This study data addressed procrastination, as another essential factor influencing LS in the elderly, i.e., also emphasized by previous studies (Ocal, 2016; Aziz, Tariq, & Zaidi, 2019). These researchers studied the age groups of young subjects, students, and the elderly. They concluded that procrastination negatively impacts individuals’ LS. This procrastination and postponing tasks prevent the elderly from feeling positive about themselves and their lives; thus, they feel like not achieving what they wanted from life and are unsatisfied with the life they have spent. Additionally, studies presented that the elderly who, to some extent, participate in social activities and enjoy favorable social relationships are less likely to generate various diseases, especially mental health disorders (Yazdanbakhsh, 2016). Socioemotional processes affect health throughout life; however, such influences are more visible at the beginning and end of life when individuals are more vulnerable. Older people experience and interpret life events and have emotional reactions to these events; subsequently, these emotional reactions greatly impact the elderly’s health and wellbeing (Charles & Mavandadi, 2004). Research results revealed that individuals who use positive CER strategies develop greater psychological adjustment and wellbeing (Chen et al., 2018).
ER is also an effective source to reduce procrastination and increase PWB and LS (Benita, Benish-Weisman, Matos & Torres, 2020; Huang, Lee & Yang, 2019; Katana, Röcke, Spain & Allemand, 2019; Sirois, Nauts, & Molnar, 2019; Vishkin, Bloom, Schwartz, Solak & Tamir, 2019). 
Scholars also noted a negative relationship between procrastination and PWB. This result was consistent with those of the previous studies (Grunschel, Schwinger, Steinmayr & Fries, 2016). Elevated procrastination decreases one’s self-confidence and belief in one’s abilities, leading to an adverse effect on their PWB (Duru & Balkis, 2017). The goal selection process may be very beneficial in reducing procrastination. This is because it involves a focused process of goal pursuit that, e.g. achieves success faster by achieving sub-goals and increases subjects’ PWB (Grunschel et al., 2016).
Therefore, the elderly feel better about their lives with proper ER. They also generate more optimism and hope for their lives and enjoy better social relationships. Concurrently, they feel independent and in control of the environment and live more purposefully (Chen et al., 2018). CER can be a significant determining factor in the health and QoL among individuals (Brown et al., 2020). The effectiveness of ER training on the QoL of the elderly can be explained by considering that ER helps individuals with managing emotions after experiencing stressful events (Perry et al., 2019). Individuals who use adaptive CER strategies when experiencing stress can effectively manage the intensity of their negative emotions by changing their assessments. When these negative emotions are effectively and adaptively regulated, a subject’s resilience is likely to increase (Troy & Mauss, 2011).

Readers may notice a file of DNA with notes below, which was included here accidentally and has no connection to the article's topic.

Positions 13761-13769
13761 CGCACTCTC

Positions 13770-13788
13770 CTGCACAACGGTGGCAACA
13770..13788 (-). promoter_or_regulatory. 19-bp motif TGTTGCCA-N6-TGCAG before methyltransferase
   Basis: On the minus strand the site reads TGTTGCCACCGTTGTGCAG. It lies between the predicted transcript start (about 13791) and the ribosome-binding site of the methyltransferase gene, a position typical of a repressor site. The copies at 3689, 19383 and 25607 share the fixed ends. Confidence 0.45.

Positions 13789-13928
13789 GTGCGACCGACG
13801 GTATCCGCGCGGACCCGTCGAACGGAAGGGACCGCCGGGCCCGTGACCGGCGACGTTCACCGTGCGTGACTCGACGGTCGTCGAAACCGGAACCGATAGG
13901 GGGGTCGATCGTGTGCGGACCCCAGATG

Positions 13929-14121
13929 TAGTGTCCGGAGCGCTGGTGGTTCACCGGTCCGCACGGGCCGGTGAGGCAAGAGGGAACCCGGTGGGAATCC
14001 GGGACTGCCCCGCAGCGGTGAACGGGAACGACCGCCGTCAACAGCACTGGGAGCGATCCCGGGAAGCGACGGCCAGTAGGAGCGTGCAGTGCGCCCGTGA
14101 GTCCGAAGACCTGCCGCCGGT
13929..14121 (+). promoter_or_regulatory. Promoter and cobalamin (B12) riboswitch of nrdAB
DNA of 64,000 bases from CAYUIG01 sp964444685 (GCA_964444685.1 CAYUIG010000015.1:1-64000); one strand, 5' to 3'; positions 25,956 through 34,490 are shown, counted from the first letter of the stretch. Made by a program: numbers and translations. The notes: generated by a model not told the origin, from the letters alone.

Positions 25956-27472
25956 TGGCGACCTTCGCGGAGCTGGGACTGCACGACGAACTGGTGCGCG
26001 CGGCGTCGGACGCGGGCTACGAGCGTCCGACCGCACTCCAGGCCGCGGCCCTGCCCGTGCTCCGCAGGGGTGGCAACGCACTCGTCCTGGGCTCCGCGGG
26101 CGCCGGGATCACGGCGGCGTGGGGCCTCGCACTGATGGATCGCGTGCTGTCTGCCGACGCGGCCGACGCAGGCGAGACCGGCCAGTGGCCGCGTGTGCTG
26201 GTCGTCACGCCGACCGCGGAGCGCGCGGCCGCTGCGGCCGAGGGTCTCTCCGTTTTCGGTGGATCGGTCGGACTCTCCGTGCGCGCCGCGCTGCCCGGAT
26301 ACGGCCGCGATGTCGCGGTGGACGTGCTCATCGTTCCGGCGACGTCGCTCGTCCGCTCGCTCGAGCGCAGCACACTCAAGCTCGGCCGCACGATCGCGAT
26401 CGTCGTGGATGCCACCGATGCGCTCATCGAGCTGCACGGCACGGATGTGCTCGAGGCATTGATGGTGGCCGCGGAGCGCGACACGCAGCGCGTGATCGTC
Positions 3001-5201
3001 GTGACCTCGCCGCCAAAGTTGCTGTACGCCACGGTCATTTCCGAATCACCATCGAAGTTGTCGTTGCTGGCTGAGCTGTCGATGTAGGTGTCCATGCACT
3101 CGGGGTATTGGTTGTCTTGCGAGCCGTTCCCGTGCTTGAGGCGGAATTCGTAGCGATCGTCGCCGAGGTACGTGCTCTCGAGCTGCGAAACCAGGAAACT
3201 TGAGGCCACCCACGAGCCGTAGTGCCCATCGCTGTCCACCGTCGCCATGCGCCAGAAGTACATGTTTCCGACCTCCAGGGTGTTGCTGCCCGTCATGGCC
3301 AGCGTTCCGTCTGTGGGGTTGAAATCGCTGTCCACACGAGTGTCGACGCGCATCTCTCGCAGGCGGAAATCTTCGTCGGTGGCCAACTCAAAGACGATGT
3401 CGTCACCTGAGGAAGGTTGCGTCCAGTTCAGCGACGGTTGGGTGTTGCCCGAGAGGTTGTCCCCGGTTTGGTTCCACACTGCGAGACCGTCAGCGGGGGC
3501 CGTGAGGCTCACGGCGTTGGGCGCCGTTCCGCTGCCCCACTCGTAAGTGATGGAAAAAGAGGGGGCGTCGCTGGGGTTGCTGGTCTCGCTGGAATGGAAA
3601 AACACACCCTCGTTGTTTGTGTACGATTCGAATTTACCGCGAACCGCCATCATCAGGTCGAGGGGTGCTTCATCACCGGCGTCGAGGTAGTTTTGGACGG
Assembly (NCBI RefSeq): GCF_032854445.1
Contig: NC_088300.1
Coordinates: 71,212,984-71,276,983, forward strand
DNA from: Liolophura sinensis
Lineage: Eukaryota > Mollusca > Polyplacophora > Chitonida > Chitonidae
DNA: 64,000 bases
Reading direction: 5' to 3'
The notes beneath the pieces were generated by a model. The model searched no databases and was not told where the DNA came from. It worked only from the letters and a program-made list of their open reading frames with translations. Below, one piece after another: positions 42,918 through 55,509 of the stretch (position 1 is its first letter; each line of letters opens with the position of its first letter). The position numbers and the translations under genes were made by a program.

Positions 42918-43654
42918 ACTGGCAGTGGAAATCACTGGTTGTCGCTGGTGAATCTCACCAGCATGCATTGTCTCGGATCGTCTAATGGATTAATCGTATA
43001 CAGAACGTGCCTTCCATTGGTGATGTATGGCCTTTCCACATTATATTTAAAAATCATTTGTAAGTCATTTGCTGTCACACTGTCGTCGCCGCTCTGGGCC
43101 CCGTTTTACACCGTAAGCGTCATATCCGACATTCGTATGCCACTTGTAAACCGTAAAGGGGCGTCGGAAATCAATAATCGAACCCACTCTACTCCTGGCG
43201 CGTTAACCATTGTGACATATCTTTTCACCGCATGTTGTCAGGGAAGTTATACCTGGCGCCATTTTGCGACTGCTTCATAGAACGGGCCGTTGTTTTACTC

This study had limitations by removing which future studies can provide more evidence of the relationship between the studied variables. Some of the limitations of this research were its cross-sectional nature and the use of self-reporting tools. However, to better understand the relationship between these variables in old age, we require longitudinal studies. Furthermore, this study was conducted on the elderly in Tehran, which limits its generalization to the elderly in other areas. Thus, it is recommended that future research in nursing homes and other cities repeat this research. It is also suggested that in future studies, in addition to the self-report questionnaire, other methods, such as observation and field surveys be used.

5. Conclusion
The current study results signified the role of ER in increasing LS and PWB among the elderly. Therefore, using the obtained data, solutions can be provided to engage the elderly in useful activities and reduce procrastination among them to increase their LS and overall QoL. These goals could be accomplished by practical training and holding relevant workshops.

Ethical Considerations
Compliance with ethical guidelines

All ethical principles were observed in this study. The participants were informed about the purpose of the research and its implementation stages. They were also assured about the confidentiality of their information. Moreover, they were allowed to leave the study whenever they wanted, and if desired, the results of the research would be available to them.

This research did not receive any grant from funding agencies in the public, commercial, or non-profit sectors.

Authors' contributions
All authors contributed equally in preparing all parts of the present research.

Conflict of interest
The authors declared no conflict of interest.

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Type of Study: Research | Subject: Rehabilitation
Received: 2020/12/2 | Accepted: 2021/02/25 | Published: 2021/04/1